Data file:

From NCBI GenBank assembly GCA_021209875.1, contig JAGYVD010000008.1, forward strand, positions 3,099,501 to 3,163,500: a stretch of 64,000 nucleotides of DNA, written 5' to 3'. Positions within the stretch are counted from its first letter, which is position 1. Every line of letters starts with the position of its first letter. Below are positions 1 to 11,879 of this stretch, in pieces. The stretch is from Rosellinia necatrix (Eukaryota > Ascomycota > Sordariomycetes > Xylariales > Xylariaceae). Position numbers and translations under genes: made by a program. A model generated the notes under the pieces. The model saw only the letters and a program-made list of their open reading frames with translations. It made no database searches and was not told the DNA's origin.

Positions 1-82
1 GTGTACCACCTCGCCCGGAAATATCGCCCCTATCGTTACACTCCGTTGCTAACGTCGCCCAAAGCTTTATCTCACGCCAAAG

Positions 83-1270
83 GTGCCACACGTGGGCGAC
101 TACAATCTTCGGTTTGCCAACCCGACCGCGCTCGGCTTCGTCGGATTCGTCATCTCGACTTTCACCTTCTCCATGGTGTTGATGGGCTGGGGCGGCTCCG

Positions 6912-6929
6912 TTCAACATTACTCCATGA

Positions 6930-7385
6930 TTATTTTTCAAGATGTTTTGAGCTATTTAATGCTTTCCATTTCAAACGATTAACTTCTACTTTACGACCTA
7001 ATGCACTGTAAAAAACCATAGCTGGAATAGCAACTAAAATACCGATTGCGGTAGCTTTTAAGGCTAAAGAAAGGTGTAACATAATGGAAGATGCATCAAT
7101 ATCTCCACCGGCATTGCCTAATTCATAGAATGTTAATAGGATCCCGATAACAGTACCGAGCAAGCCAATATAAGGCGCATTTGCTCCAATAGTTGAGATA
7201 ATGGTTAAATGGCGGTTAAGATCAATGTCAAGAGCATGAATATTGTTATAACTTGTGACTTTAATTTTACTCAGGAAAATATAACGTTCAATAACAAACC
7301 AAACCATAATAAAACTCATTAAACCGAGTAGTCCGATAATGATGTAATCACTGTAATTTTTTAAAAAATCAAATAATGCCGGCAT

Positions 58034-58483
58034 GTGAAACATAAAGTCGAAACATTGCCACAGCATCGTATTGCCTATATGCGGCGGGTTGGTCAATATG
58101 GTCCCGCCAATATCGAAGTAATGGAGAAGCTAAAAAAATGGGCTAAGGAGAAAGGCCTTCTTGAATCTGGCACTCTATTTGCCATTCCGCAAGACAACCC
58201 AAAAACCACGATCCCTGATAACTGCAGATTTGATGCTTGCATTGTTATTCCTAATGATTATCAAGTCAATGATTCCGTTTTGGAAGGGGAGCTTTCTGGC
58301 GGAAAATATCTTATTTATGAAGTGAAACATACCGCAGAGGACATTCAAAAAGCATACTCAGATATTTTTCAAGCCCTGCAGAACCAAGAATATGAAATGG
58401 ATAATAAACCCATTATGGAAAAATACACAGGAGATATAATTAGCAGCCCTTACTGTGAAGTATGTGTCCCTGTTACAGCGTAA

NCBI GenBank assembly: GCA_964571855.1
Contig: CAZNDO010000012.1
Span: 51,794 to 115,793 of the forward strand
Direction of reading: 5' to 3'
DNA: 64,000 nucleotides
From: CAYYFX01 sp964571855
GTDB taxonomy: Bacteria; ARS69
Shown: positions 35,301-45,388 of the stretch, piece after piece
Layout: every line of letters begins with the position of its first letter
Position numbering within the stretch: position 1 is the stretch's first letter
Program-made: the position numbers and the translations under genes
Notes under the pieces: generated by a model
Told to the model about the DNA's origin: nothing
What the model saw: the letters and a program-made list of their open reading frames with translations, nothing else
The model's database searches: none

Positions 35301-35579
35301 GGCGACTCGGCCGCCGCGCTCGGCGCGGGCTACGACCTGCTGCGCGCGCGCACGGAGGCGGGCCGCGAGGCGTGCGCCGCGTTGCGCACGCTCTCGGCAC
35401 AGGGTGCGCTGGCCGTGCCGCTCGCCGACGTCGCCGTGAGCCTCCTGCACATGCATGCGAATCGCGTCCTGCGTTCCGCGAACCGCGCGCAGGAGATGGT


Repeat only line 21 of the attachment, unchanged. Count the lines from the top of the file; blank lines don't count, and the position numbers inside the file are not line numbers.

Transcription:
NCBI GenBank assembly: GCA_964571855.1